In Brandenburg, the state government, districts and municipalities want to avoid new distribution fights for money by 2026 as far as possible. A corresponding agreement was signed in Potsdam on Thursday between the state, the association of towns and municipalities and the district council.
According to this, the basic structure of the municipal financial equalization that is now being practiced to finance the 400 municipalities, fourteen districts and four urban districts will be extended until 2026 – the first year after the next state elections in 2025.
At the same time, both sides agreed on financing in connection with the accommodation of almost 26,000 Ukraine refugees in the country this year, for which the federal government is now providing 60 million euros. The counties will receive 38.9 million euros, the four large cities 11.1 million euros, and the state ten million euros.
“The municipalities need this clarity,” said Finance Minister Katrin Lange (SPD). It was a fair compromise. The representatives of the municipalities “are reasonable, down-to-earth and practice-oriented people who are not interested in petty long-term disputes.”
Normally, the municipal financial equalization in Brandenburg is determined every two years via external reports. An exception is being made because of the Ukraine crisis, which seamlessly followed the pandemic.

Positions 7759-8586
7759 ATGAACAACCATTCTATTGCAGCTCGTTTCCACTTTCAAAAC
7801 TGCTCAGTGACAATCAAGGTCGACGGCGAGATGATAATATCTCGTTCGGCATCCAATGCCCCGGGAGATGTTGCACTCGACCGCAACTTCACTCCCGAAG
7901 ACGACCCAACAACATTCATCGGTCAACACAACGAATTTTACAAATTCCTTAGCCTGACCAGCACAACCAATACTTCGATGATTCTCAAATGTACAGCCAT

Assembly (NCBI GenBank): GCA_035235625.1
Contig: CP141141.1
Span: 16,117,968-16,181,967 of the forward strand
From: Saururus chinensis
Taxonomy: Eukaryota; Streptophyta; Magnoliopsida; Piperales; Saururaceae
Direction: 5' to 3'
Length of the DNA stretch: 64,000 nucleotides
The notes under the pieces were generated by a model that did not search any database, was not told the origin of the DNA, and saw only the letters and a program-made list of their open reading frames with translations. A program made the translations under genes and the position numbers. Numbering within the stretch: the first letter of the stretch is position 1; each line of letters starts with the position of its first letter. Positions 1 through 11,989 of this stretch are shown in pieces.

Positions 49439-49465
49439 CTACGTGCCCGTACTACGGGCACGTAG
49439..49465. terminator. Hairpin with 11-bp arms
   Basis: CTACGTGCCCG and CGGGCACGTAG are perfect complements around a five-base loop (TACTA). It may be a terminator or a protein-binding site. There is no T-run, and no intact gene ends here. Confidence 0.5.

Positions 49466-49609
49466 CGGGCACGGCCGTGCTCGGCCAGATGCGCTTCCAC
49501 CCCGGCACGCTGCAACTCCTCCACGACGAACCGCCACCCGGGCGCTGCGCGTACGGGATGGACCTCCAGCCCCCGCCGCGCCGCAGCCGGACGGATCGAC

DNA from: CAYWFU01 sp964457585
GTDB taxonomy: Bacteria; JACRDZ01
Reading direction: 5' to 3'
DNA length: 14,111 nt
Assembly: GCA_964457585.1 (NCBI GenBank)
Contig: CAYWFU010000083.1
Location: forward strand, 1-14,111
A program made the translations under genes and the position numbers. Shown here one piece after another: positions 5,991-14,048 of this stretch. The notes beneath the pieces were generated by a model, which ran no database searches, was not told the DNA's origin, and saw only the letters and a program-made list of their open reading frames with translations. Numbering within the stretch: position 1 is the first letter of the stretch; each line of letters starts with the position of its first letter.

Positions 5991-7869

You have better things to do, said Lange. It will remain at the current association quota of 22.43 percent until 2026 – the share that the municipalities receive in the state’s income. It is currently around 2.5 billion euros from the state budget, which, according to the forecasts, assumes that revenues will continue to rise despite the crises.
The compensation fund for over-indebted municipalities, in which 40 million euros are available annually, remains at this level. What is new is that, according to Interior Minister Michael Stübgen (CDU), municipalities “which for whatever reason” have a significantly below-average financial strength per inhabitant should receive a surcharge.
The presidents of the central associations, Oliver Herrmann (Community Association) and District Administrator Siegurd Heinze (County Council) were satisfied. There was unanimous approval in the bodies of both organizations.
The state and local level are rarely so harmonious. Education Minister Britta Ernst (SPD) put the long-overdue reform of daycare law and daycare financing for this electoral period on hold after the district council vetoed it because the crisis was overburdened. The blockade by the municipal level is controversial and viewed critically, even within the ranks of the Kenya coalition.
Nevertheless, the state made no attempt to obtain willingness for the day-care center law reform in return for the financial concessions from the communal family. Lange said you have to accept the attitude of the local level. When asked, Heinze reiterated the position that there was no capacity for such a reform in the districts during this election period.